|Title||The Solomon Sea: its circulation, chemistry, geochemistry and biology explored during two oceanographic cruises|
|Publication Type||Journal Article|
|Year of Publication||2017|
|Authors||Ganachaud A., Cravatte S., Sprintall J, Germineaud C., Alberty M., Jeandel C., Eldin G., Metzl N, Bonnet S., Benavides M., Heimburger L.E, Lefevre J., Michael S., Resing J., Queroue F., Sarthou G., Rodier M., Berthelot H., Baurand F., Grelet J., Hasegawa T., Kessler W., Kilepak M., Lacan F., Privat E., Send U, Van Beek P., Souhaut M., Sonke J.E|
|Type of Article||Article|
|Keywords||anthropogenic carbon; dinitrogen fixation; Environmental Sciences & Ecology; equatorial pacific; flow-injection analysis; global ocean; Meteorology & Atmospheric Sciences; nitrogen-fixation; north pacific-ocean; particle dynamics; south-pacific; tropical pacific|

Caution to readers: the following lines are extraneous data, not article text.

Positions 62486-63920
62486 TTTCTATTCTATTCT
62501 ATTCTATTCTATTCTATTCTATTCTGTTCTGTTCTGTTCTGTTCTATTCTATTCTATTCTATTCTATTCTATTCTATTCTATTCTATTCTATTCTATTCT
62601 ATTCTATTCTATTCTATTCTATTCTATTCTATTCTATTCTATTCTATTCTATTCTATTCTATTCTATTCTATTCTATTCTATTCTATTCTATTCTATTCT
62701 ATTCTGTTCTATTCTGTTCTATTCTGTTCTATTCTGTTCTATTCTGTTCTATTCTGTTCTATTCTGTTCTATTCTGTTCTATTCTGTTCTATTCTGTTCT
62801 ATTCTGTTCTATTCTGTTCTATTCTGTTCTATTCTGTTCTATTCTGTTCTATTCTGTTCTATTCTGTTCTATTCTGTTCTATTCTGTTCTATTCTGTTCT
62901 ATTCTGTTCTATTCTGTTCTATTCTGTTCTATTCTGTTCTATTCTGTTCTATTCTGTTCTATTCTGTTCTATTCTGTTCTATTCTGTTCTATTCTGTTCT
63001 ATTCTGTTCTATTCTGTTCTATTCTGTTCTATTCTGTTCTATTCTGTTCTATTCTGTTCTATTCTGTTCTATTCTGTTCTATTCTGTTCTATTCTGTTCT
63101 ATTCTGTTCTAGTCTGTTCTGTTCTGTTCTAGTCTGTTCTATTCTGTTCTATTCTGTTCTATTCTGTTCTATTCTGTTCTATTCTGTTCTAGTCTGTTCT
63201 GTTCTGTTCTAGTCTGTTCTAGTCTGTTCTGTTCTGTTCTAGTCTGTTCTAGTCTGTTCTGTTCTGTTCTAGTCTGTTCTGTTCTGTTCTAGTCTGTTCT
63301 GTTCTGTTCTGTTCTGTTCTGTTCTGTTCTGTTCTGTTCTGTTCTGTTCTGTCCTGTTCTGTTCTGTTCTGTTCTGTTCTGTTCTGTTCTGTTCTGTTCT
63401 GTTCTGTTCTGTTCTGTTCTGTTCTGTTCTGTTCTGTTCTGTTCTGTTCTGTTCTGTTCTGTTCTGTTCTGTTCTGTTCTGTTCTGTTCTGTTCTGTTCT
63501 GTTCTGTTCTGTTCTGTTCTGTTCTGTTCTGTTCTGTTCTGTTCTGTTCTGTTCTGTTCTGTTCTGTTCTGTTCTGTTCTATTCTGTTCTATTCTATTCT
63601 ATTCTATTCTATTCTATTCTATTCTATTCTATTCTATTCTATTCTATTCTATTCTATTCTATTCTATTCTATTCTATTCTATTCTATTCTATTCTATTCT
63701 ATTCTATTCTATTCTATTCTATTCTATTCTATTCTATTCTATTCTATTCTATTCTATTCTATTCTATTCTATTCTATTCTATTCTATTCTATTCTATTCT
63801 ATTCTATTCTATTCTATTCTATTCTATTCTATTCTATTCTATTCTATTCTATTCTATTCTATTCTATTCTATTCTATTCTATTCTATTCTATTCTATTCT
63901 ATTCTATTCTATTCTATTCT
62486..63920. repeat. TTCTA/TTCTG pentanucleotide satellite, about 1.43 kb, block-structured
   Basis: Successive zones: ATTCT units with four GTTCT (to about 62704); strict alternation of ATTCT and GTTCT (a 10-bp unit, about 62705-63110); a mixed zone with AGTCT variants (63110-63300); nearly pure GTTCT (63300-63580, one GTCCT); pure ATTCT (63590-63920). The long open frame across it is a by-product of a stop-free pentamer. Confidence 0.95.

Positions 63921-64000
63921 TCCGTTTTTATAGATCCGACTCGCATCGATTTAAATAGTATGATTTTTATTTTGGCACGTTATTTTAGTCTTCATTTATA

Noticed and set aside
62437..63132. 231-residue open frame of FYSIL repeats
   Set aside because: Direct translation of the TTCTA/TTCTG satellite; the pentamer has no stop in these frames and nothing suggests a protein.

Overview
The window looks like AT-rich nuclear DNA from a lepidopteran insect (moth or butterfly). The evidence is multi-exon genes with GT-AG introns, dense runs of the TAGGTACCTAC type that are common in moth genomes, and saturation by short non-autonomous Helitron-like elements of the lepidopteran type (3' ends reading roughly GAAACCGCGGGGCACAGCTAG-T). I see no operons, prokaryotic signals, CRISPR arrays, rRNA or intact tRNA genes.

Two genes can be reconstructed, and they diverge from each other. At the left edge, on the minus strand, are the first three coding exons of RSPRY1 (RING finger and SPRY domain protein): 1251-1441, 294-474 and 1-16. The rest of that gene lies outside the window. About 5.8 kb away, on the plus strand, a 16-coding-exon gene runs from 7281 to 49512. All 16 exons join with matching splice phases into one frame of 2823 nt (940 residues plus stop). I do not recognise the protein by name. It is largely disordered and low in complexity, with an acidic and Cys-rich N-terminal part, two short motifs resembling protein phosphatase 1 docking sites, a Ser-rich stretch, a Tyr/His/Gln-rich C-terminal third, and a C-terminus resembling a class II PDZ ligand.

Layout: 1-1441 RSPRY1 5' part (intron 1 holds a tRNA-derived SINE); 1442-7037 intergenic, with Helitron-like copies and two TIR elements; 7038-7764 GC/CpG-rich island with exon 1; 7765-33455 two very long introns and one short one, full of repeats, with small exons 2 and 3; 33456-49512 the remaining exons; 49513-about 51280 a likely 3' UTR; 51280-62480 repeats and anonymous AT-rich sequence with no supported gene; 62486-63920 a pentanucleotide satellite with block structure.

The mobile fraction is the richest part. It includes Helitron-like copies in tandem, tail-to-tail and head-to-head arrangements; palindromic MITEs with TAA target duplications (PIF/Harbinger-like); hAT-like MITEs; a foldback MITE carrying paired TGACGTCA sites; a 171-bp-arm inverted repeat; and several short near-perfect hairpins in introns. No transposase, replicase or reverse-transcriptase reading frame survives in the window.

The semi-enclosed Solomon Sea in the southwestern tropical Pacific is on the pathway of a major oceanic circuit connecting the subtropics to the equator via energetic western boundary currents. Waters transiting through this area replenish the Pacific Warm Pool and ultimately feed the equatorial current system, in particular the equatorial undercurrent. In addition to dynamical transformations, water masses undergo nutrient and micronutrient enrichment when coming in contact with the coasts, impacting the productivity of the downstream equatorial region. Broadscale observing systems are not well suited for describing the fine-scale currents and water masses properties in the Solomon Sea, leaving it relatively unexplored. Two multidisciplinary oceanographic cruises were conducted in the Solomon Sea region, the first in July-August 2012 and the second in March 2014, by investigators from France and the United States. The experimental approach combined physical, chemical, geochemical and biogeochemical analyses, providing access to a wide range of space and time scales of the circulation. This collection of data allows describing the fine-scale structure of the currents and the water properties, transformations and mixing from the surface to the sill depth in the Solomon Sea and in the straits connecting it to the equator. Ocean-margin exchanges were documented through a comprehensive sampling of trace elements and isotopes as efficient tracers of natural fertilization processes. As air chemistry is largely impacted by the regional volcanic plumes, rainwater pH was also sampled. Dinitrogen fixation rates were measured and found to be among the highest in the global ocean, highlighting this region as a hot spot of nitrogen fixation. This study provides an overview of the climatic context during both cruises and the physical circulation and water masses properties. It provides a comprehensive description of all measurements made onboard, and presents preliminary results, aiming to serve as a reference for further physical, geochemical and biogeochemical studies.